10. Justin Timberlake – The 20/20 Experience
Pop’s once and future king returned to music in a big way in 2013. It all began with a mysterious teaser video closely followed by the album’s brassy lead single “Suit & Tie”. By the time the album was released in March, JT was everywhere. The 20/20 Experience presents a sprawling pop landscape that pairs Timbaland’s signature frenetic production with orchestral swirls and soulful brass hits. While the rest of the pop world spent 2013 trying to make the next massive EDM club banger, Justin Timberlake comfortably released the years finest pop album by reimagining the sounds of the past rather than trying to invent a new sound for the future. Unfortunately The 20/20 Experience – 2 of 2 isn’t nearly as satisfying but hey, the guy somehow got Target to sell his record on vinyl and thats really something. Read the full review for The 20/20 Experience here.
9. Disclosure – Settle
After a single listen, Settle seems to be an enjoyable and fairly well crafted little dance album but little more than that. I couldn’t understand why so many critics were piling on the praise so I kept listening to it. I got familiar with Settle and in late June I wrote my full review. I slapped a 77 on it and moved on with my life. Or at least that was the plan. Great dance music should be entirely irresistible and despite my attempts to resist it, Settle has absolutely latched on to me. The album occasionally drags and I could live without a few songs but when these Disclosure boys are on, its absolutely impossible to stand still. Read the full review for Settle here.
8. Foals – Holy Fire
Despite a familiarity with their often lauded previous releases, it took Holy Fire to make me a believer in Foals. This dynamic album features absolutely massive hard rock guitar riffs (“Inhaler”), delicate atmospheric ballads (“Moon”), and frenetic dance floor grooves (“My Number”). Like Radiohead, Foals come to us from Oxford, England and like The Bends, Holy Fire, is a chaotically diverse record that hints at the massive potential this band has. Don’t wait too long to see them live because the day they sell out arenas around the world may very well be fast approaching. Read the full review of Holy Fire here.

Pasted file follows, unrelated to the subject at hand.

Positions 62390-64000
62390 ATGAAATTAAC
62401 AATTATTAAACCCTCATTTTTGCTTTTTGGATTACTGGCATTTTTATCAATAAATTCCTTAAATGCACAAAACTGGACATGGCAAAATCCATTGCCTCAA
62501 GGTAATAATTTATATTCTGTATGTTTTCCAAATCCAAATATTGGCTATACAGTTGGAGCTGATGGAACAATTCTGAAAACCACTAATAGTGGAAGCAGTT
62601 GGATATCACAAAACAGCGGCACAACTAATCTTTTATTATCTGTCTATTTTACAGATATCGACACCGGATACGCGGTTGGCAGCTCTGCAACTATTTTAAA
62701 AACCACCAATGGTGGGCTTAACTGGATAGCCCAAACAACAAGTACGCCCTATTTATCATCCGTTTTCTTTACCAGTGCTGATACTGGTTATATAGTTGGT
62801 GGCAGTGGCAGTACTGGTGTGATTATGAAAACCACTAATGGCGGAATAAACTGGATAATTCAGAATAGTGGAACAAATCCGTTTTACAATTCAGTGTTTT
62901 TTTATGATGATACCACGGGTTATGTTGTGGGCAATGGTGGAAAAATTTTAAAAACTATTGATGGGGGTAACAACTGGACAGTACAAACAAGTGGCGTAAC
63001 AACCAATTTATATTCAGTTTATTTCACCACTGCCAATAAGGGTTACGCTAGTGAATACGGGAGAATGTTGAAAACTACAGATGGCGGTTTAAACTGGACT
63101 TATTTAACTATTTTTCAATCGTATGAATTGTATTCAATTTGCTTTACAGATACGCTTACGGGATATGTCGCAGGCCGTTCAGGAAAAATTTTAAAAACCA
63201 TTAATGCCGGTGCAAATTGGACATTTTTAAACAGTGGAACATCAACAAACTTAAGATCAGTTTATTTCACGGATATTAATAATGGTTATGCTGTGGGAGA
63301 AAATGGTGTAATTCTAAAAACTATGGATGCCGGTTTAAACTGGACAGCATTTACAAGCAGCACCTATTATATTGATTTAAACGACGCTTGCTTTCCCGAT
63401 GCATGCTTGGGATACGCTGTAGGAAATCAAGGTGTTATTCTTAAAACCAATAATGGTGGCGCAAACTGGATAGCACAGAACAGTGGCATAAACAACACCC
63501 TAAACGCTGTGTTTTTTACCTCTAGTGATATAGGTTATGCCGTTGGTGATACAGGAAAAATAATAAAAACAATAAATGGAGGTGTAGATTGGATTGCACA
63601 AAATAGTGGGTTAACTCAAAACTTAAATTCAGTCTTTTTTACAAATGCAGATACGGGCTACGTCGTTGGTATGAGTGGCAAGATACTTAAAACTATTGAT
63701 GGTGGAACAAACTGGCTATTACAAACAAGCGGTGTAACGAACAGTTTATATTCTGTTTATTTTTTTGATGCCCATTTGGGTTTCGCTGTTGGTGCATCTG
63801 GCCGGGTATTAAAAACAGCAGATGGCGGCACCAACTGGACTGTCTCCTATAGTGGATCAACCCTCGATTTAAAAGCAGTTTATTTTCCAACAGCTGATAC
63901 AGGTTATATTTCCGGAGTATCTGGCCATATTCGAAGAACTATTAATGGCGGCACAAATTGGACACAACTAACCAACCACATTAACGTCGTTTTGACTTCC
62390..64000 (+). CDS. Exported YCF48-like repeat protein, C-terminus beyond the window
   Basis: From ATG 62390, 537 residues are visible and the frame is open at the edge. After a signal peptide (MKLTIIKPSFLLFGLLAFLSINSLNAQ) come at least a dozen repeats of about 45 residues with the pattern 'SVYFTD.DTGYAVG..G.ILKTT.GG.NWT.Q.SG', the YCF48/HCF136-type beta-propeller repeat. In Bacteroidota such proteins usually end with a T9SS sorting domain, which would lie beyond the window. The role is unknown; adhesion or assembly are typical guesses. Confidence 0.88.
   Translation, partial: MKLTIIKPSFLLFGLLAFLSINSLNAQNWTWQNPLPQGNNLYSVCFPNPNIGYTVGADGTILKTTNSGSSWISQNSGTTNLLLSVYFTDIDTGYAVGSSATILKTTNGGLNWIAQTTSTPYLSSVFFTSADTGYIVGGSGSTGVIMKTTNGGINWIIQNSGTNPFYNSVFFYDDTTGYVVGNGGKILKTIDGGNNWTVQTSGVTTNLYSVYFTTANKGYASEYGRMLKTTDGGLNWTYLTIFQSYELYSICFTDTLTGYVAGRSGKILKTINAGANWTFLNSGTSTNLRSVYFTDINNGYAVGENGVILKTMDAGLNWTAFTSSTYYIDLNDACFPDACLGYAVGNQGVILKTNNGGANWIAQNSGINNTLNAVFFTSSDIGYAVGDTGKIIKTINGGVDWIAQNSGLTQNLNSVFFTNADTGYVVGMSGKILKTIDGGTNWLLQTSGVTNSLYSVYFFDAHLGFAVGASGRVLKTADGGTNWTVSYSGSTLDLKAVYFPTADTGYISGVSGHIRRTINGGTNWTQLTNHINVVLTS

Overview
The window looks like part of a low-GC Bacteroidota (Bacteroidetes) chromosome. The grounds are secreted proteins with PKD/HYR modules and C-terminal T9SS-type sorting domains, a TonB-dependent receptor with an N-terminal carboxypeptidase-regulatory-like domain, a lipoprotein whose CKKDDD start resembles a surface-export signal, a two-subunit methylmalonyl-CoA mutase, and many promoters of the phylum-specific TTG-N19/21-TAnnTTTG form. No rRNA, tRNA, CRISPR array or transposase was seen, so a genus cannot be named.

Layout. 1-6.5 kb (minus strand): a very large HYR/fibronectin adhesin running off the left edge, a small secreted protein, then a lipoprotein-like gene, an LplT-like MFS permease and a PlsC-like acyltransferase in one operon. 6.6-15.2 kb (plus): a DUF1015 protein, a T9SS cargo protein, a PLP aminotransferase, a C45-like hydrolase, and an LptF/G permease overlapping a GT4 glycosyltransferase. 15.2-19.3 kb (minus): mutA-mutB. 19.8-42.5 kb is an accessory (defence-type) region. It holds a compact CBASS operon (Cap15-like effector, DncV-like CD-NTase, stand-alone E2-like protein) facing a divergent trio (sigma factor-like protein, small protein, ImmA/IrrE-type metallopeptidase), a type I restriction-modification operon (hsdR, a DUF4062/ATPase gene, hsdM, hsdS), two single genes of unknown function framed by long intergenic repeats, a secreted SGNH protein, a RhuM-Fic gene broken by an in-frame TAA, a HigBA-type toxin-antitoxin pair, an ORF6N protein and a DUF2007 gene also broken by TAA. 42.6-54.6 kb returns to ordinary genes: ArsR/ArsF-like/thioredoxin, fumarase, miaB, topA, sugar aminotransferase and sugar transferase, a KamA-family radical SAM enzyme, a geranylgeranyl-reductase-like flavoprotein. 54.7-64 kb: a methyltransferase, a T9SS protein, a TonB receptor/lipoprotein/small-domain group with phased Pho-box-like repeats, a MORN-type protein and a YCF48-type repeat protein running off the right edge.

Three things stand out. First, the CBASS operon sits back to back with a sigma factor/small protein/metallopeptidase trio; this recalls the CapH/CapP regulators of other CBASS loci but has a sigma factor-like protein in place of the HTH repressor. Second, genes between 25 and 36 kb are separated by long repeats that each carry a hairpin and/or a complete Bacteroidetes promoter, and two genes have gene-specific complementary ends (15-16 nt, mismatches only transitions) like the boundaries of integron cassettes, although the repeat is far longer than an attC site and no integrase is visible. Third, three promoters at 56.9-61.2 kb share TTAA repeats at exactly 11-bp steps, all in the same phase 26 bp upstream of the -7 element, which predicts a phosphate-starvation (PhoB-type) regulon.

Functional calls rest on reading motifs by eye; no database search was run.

7. Kanye West – Yeezus
Oh Yeezus. Kanye West might just be the most divisive, controversial personality in contemporary music. He is simultaneously dismissed as an obnoxious egotist and embraced as genre-defining visionary. I am a confident subscriber to the latter interpretation. He has reinvented himself and his sound with each release but never so violently and viscerally as he has with Yeezus. Dark, heavy, and electronic, Yeezus is a massive departure from the sweeping orchestral sounds that made My Beautiful Dark Twisted Fantasy a bonafide classic. There are certainly some missteps on the album but ultimately Yeezus is a uniquely progressive and ominously satisfying journey through the beautiful dark twisted mind of America’s most hated/beloved artist. Kanye West is my favorite kind of madman and Yeezus straddles the line that separates madness and genius. Love him or hate him, the only thing you can’t do to Kanye West is ignore him. Read the full review of Yeezus here.
6. The National – Trouble Will Find Me
Even though it would rank as the bands worst album in the last 10 years, Trouble Will Find Me is rock solid. Established, consistent and methodical, The National have no reason to stray from their formula and on their 6th LP the band sounds comfortable and confident than ever. Even though Trouble Will Find Me lacks the intensity that made High Violet a masterpiece, its a carefully crafted collection of songs that rarely falters and often amazes. Be careful, its easy to lose yourself in this record. Read the full review of Trouble Will Find Me here.